He’s the epitome of every stellar player and player-coach in the universe. He’s the only person — the quintessential Person — who can raise your game so your endgame is knowing Him as the author of life and thus becoming the best person you can be. Apart from Him, New Testament writers say, we’re left with the worst we can be … in the worst-case scenario, forever.

Jesus is the way we can ultimately become the shining stars we were meant to be … forever.

As He declares in the gospel of John: “I am the way, the truth and the life.” A controversial statement in a postmodern world? Perhaps — but the key question is this: Does it reflect reality? In other words, is it true? Which brings us back to the existential question regarding how we can know what’s truly true and historically accurate.

C.S. Lewis, the noted British writer and scholar, connects the question to the issue of authority:

“Don’t be scared by the word authority. Believing things on authority only means believing them because you’ve been told them by someone you think trustworthy. Ninety-nine per cent of the things you believe are believed on authority.

“I believe there is such a place as New York. I haven’t seen it myself. I couldn’t prove by abstract reasoning that there must be such a place. I believe it because reliable people have told me so. The ordinary man believes in the Solar System, atoms, evolution, and the circulation of the blood on authority — because the scientists say so.

“Every historical statement in the world is believed on authority. None of us has seen the Norman Conquest or the defeat of the Armada. None of us could prove them by pure logic as you prove a thing in mathematics. We believe them simply because people who did see them have left writings that tell us about them: in fact, on authority. A man who jibbed at authority in other things as some people do in religion would have to be content to know nothing all his life.” — from Mere Christianity

So authority and trust go hand in hand. No one can avoid the issue — scientists, theologians, historians, journalists and sports fans alike … plus everyone else across the spectrum of disciplines and worldviews.

By the way, I have this on good authority: The best player-coach is the best Person to have on your side.

Related Post — The Best Player-Coach Ever, Part 2

© Bruce William Deckert 2018

 

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FAST Blast: On worldviews, detecting truth and Messiah College soccer

06/01/2017

Related posts
Intangibles at heart of stellar Messiah College soccer program
Reflecting on sports, holiness and Messiah College soccer
Musing about relative truth, exclusive claims, Messiah soccer
On worldviews, ‘reasonable disagreement’ and Messiah soccer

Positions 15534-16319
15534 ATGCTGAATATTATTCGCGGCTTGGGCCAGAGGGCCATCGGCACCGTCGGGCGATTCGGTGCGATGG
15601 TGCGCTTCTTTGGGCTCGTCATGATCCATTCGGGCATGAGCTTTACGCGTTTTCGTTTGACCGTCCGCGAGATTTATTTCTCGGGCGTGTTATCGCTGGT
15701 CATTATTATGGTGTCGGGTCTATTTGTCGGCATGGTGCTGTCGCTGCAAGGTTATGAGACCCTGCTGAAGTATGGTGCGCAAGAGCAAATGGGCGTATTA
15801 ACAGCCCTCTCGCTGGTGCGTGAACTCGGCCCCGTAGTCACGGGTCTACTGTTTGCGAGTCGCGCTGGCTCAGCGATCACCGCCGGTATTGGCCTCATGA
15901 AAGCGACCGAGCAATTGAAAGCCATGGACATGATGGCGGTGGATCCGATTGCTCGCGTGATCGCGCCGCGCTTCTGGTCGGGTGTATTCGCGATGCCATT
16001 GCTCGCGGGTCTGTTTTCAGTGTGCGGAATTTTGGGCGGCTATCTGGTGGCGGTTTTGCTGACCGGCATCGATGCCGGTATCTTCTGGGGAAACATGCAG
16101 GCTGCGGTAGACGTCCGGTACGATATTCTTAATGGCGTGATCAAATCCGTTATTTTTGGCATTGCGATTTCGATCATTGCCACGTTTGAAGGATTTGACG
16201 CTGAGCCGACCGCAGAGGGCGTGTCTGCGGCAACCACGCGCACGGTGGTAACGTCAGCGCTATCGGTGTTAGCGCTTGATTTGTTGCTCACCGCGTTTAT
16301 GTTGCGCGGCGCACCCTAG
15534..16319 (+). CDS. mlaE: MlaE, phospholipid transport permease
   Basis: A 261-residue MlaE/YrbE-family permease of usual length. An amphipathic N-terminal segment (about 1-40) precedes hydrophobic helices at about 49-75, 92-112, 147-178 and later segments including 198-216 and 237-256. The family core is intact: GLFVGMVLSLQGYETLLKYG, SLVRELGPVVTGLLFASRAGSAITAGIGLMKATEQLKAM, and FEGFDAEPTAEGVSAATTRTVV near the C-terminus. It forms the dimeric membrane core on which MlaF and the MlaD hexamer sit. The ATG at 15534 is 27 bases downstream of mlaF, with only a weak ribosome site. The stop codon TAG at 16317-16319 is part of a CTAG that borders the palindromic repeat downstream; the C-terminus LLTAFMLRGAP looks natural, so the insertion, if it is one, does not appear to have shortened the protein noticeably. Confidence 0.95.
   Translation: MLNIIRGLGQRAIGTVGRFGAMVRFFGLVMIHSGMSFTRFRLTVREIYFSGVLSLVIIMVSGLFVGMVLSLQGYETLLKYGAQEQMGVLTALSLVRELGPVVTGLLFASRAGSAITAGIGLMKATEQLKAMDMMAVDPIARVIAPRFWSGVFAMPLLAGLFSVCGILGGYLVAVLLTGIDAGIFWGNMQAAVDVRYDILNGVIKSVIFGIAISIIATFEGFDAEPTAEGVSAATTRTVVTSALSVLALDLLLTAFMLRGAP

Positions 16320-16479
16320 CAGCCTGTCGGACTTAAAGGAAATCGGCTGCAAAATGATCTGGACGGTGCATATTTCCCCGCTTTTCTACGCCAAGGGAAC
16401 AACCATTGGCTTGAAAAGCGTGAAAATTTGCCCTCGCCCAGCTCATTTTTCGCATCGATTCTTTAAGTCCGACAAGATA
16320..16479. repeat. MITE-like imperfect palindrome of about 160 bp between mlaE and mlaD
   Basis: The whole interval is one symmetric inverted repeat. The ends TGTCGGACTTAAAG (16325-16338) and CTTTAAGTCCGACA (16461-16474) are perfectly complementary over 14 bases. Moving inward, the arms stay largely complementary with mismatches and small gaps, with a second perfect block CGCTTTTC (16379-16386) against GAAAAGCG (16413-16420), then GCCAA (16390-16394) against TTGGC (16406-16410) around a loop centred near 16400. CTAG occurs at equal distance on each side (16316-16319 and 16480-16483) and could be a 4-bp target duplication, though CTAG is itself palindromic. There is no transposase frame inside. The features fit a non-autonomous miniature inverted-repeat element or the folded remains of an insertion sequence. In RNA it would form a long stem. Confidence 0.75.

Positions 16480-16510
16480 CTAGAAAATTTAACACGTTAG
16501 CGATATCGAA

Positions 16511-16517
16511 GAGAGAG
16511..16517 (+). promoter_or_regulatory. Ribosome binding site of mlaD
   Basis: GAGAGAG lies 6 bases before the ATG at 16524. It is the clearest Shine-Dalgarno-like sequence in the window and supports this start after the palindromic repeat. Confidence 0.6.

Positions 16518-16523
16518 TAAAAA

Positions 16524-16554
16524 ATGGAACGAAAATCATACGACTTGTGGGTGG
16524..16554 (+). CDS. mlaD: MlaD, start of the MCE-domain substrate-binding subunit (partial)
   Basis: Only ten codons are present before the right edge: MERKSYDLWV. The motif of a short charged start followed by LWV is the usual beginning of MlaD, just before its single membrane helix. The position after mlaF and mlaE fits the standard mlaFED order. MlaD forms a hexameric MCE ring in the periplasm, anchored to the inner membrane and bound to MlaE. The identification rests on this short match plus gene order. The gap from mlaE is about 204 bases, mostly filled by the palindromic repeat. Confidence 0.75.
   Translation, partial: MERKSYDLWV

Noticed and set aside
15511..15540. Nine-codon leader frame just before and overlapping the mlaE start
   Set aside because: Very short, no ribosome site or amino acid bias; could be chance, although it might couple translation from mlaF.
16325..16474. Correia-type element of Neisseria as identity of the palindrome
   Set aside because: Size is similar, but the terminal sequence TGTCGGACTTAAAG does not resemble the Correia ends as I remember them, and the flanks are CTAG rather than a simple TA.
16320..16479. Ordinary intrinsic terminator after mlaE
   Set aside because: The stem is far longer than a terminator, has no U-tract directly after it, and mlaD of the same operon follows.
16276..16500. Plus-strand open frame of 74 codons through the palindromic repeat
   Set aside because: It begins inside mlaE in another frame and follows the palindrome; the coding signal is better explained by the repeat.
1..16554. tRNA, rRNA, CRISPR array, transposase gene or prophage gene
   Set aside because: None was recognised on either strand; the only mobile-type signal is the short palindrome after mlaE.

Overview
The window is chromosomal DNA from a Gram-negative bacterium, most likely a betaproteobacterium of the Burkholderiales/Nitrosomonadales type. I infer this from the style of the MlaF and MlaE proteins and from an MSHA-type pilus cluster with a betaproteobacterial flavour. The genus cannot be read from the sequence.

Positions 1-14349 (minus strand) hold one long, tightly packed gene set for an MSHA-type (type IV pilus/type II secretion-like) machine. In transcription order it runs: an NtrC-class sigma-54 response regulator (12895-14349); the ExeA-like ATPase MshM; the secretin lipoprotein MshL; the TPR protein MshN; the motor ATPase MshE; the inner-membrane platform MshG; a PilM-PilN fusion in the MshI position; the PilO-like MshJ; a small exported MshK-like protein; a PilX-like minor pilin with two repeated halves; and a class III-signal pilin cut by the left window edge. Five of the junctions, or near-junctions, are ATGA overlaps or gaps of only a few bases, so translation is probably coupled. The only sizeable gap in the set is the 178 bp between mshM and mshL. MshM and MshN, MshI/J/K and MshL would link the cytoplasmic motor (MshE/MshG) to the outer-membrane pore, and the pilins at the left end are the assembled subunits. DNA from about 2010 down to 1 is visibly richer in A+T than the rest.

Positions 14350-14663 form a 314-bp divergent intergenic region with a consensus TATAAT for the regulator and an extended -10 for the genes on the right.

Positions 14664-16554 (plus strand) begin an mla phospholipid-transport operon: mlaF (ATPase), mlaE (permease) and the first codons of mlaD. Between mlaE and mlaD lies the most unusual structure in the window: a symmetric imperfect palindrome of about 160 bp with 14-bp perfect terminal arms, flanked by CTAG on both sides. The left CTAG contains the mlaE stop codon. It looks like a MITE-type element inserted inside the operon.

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This blog post completes a five-part series on Messiah College soccer and related life-and-faith motifs. If you’re just joining us, no worries — while this post caps the series, it can also stand alone.

ALLOW ME TO NOTE once more, in the interest of full disclosure: I’m a Messiah College soccer parent. My daughter Kayla completed her Messiah career this past fall and graduated this May.

Her class produced a four-year record of 86-6-7, back-to-back Final Fours, and a run to the 2016 national championship game after a rocky start to the season. Yet after that 2-2 start — yes, by Messiah’s standards, 2-2 is a rocky beginning — the Messiah women didn’t lose another match, until the championship game.

In the title game, they fell 5-4 on penalty kicks despite outplaying their opponent (in my view) throughout regulation and overtime. Of course, that’s how soccer works sometimes.

Speaking of Messiah’s standards: 12 Final Fours and five national championships (NCAA Division III) and an undefeated regular-season conference record in 17 seasons under coach Scott Frey.

Messiah’s overall record in that time frame — regular season and postseason — is 362-20-20. I’m no math whiz, so correct me if I’m wrong: That’s an average of barely more than one loss per season. Wow.

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Naturally, such success has resulted in media coverage, and that’s where I left off last post. We’ve examined a philosophical reference to reasonable disagreement by an ESPN.com/espnW reporter in his outstanding story on the Messiah women’s soccer program and what sets it apart on and off the field.

Essentially, the context is the ever-present disagreement about the meaning of life.

When human beings consider the meaning of life, it seems there are as many faiths, worldviews and philosophies to choose from as there are eateries in New York City. Clearly, consensus is elusive if not impossible. Given the numerous menu options in this surging sea of worldview rumination, how can we discern the truth?

Apparently, we need to search, investigate, discuss, mull, and hope and pray we arrive at the right conclusions about matters as weighty as life’s meaning — especially, the origin and identity and destiny of human beings. In other words: Where did we come from? Who are we? And where are we going?